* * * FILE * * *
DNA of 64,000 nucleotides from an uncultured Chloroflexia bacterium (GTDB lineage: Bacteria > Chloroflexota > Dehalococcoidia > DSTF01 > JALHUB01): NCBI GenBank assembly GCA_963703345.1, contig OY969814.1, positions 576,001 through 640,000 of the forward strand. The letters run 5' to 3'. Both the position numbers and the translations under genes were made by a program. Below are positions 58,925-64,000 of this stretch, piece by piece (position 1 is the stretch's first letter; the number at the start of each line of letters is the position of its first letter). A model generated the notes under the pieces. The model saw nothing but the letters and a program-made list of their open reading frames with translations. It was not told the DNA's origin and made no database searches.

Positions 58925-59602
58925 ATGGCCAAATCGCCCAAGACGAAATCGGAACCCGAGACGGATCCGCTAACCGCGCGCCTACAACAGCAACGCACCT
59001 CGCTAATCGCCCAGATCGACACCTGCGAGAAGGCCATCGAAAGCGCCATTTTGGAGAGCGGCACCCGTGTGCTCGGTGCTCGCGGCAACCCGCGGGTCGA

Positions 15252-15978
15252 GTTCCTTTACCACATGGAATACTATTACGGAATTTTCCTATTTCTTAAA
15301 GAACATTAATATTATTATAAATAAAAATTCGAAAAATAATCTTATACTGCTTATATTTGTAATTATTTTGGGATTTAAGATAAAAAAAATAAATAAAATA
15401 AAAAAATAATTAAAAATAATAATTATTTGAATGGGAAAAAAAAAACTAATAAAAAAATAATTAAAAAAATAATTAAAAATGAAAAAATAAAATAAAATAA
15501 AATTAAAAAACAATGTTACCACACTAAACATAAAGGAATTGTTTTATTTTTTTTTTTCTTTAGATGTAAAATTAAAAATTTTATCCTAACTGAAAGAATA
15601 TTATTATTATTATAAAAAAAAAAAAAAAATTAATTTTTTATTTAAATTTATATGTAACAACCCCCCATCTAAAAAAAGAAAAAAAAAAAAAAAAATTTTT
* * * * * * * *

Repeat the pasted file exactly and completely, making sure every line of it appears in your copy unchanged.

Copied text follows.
DNA of 64,000 nucleotides from an uncultured Chloroflexia bacterium (GTDB lineage: Bacteria > Chloroflexota > Dehalococcoidia > DSTF01 > JALHUB01): NCBI GenBank assembly GCA_963703345.1, contig OY969814.1, positions 576,001 through 640,000 of the forward strand. The letters run 5' to 3'. Both the position numbers and the translations under genes were made by a program. Below are positions 58,925-64,000 of this stretch, piece by piece (position 1 is the stretch's first letter; the number at the start of each line of letters is the position of its first letter). A model generated the notes under the pieces. The model saw nothing but the letters and a program-made list of their open reading frames with translations. It was not told the DNA's origin and made no database searches.

Positions 58925-59602
58925 ATGGCCAAATCGCCCAAGACGAAATCGGAACCCGAGACGGATCCGCTAACCGCGCGCCTACAACAGCAACGCACCT
59001 CGCTAATCGCCCAGATCGACACCTGCGAGAAGGCCATCGAAAGCGCCATTTTGGAGAGCGGCACCCGTGTGCTCGGTGCTCGCGGCAACCCGCGGGTCGA

Positions 15252-15978
15252 GTTCCTTTACCACATGGAATACTATTACGGAATTTTCCTATTTCTTAAA
15301 GAACATTAATATTATTATAAATAAAAATTCGAAAAATAATCTTATACTGCTTATATTTGTAATTATTTTGGGATTTAAGATAAAAAAAATAAATAAAATA
15401 AAAAAATAATTAAAAATAATAATTATTTGAATGGGAAAAAAAAAACTAATAAAAAAATAATTAAAAAAATAATTAAAAATGAAAAAATAAAATAAAATAA
15501 AATTAAAAAACAATGTTACCACACTAAACATAAAGGAATTGTTTTATTTTTTTTTTTCTTTAGATGTAAAATTAAAAATTTTATCCTAACTGAAAGAATA
15601 TTATTATTATTATAAAAAAAAAAAAAAAATTAATTTTTTATTTAAATTTATATGTAACAACCCCCCATCTAAAAAAAGAAAAAAAAAAAAAAAAATTTTT